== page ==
City Connects makes connections. We connect students and their families to tailored sets of resources. We connect schools to an array of community partners. And we connect what we are learning about integrating school and community resources to larger, national conversations.
Our work is a leading example of how schools can help students overcome hardships by providing “integrated student support” that weaves services and enrichments into the fabric of schools.
Now a new report — Comprehensive Services for Children in Poverty: Setting the Research Agenda for Integrated Student Support — lays out what researchers know and poses questions that could produce new knowledge that would benefit students and inform policymakers.
Released by the Center for Optimized Student Support — the home to City Connects and a part of Boston College’s Lynch School of Education — the report’s findings draw on a conference that was held at Boston College and co-sponsored by the American Educational Research Association.
The conference gathered scholars from a range of fields, including the developmental sciences, economics, educational research methodology, and law. And they came to consensus on several key points:
• social, demographic, and economic factors make this a critical time to do more research
• there is a strong, theoretical underpinning and an emerging base of evidence that provides a foundation for more research (the national nonprofit Child Trends released a report on the evidence in December)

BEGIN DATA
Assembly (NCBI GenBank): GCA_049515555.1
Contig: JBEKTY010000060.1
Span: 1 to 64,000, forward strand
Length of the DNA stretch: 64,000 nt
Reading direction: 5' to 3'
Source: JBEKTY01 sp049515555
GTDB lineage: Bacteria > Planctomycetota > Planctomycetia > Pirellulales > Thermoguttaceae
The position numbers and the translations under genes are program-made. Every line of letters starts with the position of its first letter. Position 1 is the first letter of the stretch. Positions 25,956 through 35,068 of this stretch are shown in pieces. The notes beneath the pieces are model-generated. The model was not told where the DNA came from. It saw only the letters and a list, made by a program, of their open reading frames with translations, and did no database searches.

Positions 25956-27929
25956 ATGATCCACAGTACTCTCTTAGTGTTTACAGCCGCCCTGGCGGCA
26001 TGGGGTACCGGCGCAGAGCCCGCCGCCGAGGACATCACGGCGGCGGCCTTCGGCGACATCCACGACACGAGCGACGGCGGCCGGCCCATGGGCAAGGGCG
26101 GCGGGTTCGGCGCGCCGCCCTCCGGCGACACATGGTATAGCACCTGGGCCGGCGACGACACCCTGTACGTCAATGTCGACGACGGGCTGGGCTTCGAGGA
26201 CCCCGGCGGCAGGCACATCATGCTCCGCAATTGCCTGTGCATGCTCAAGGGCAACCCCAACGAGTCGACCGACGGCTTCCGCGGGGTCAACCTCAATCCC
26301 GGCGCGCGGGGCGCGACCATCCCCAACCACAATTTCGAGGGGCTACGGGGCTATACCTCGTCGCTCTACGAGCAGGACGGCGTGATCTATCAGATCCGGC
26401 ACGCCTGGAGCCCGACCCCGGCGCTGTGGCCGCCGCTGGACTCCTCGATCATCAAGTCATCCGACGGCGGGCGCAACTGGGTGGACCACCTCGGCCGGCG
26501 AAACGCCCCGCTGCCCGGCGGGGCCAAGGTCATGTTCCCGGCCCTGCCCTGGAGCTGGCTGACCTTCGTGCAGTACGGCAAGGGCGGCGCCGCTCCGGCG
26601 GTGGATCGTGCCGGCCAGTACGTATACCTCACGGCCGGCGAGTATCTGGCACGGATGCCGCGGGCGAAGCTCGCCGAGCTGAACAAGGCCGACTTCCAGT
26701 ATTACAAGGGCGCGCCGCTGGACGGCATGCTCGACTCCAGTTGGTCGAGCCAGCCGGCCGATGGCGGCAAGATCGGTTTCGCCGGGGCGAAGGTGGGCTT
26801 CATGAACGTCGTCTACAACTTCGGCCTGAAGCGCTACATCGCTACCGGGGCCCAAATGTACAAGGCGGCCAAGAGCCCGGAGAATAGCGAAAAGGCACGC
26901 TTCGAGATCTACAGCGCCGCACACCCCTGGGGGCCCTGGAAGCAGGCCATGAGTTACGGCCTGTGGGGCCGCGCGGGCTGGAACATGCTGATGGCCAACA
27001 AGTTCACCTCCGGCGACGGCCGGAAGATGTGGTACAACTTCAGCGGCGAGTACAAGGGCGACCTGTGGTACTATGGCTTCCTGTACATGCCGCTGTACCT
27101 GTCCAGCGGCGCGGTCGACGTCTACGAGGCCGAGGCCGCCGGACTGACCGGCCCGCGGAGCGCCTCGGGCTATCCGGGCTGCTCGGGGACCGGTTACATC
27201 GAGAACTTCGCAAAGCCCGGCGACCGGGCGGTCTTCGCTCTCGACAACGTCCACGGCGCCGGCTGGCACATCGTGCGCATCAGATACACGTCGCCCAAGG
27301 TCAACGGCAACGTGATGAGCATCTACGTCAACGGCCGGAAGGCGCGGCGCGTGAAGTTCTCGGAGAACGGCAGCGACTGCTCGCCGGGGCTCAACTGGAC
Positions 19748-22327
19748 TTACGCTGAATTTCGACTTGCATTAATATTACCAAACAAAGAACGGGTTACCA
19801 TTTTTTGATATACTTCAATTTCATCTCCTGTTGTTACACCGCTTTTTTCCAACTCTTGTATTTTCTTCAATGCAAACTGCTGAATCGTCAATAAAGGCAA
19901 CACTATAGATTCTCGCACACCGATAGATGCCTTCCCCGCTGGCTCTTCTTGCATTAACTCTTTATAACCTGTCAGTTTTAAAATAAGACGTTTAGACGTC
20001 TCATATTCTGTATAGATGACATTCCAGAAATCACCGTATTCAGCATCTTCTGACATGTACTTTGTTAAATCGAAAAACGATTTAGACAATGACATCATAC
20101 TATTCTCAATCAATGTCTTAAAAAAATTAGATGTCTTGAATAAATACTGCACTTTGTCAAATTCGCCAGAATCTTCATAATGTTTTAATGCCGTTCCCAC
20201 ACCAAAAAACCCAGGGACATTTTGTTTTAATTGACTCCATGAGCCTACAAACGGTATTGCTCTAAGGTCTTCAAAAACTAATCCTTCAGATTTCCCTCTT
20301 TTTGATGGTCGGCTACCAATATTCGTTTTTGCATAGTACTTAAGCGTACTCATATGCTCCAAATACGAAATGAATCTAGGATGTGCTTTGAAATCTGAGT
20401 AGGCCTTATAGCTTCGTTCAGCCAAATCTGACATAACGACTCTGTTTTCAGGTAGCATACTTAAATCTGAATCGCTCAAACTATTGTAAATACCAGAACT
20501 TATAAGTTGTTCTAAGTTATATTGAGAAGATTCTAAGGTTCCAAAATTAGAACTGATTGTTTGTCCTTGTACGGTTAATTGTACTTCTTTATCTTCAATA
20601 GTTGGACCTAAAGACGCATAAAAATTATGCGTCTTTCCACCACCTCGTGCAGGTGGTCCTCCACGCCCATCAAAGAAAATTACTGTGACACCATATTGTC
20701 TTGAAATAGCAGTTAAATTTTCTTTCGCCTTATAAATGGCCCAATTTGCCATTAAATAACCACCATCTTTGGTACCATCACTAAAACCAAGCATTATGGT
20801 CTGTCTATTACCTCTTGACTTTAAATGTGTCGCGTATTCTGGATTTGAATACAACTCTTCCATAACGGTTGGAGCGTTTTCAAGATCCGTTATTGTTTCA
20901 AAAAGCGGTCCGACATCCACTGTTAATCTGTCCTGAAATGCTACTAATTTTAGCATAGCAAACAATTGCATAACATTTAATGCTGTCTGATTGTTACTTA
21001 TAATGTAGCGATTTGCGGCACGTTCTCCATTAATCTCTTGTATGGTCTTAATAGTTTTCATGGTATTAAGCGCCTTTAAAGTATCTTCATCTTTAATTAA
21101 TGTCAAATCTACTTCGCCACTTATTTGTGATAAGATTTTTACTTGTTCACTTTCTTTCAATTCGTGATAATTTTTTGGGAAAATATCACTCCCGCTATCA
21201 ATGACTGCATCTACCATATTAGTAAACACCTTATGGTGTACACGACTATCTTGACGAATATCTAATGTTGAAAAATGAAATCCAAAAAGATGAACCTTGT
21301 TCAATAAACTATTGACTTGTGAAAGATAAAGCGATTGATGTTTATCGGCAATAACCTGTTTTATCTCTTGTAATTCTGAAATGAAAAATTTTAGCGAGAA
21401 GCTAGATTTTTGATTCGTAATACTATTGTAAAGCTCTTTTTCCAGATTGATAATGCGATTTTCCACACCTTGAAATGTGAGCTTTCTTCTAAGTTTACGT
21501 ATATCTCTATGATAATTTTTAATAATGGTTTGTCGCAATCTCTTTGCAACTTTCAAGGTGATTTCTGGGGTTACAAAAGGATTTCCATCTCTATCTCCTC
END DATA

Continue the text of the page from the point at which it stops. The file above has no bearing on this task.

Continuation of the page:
• and researchers need to know more about how and why integrated student support efforts are successful
“Our nation is seeing a proliferation of attempts to meet the complex needs of children in schools,” the report notes, adding, “In addition, research is producing insights with broad implications for both policy and practice.”
For students, integrated supports may be essential in helping them become productive members of “today’s globalized, technology-driven economy” where “more jobs require high levels of analytic and social skills.”
So far, research findings suggest that integrated student supports can:
• improve report card grades and standardized test scores
• improve attendance
• lower high school dropout rates
• improve classroom behavior and school climate, and
• produce a positive return on investment
Conference attendees, together with the Center for Optimized Student Support, also created a research agenda to advance useful knowledge about how best to integrate school and community resources for students and families. Sharing these strategies and effective practices with our schools and the nation is a core part of City Connects’ work.
To move this effort forward, the research agenda asks a number of questions such as:
• What conditions are needed in a school or community for ISS efforts to succeed?
• How do program features — such as types of partners, staff characteristics, and populations served — differ in various ISS programs?
• What short- and long-term indicators and outcomes can be expected?
• And, how can we more effectively communicate important research findings with policymakers?
As the report concludes, more research on Integrated Student Support “is needed, and it is needed now.”
“Research on ISS is of critical importance, as these approaches have the potential for a strong return on investment, providing both long- and short-term impacts on student and family outcomes, while also providing a cost-effective way to prepare future generations of the American workforce to compete in a rapidly changing economy.”
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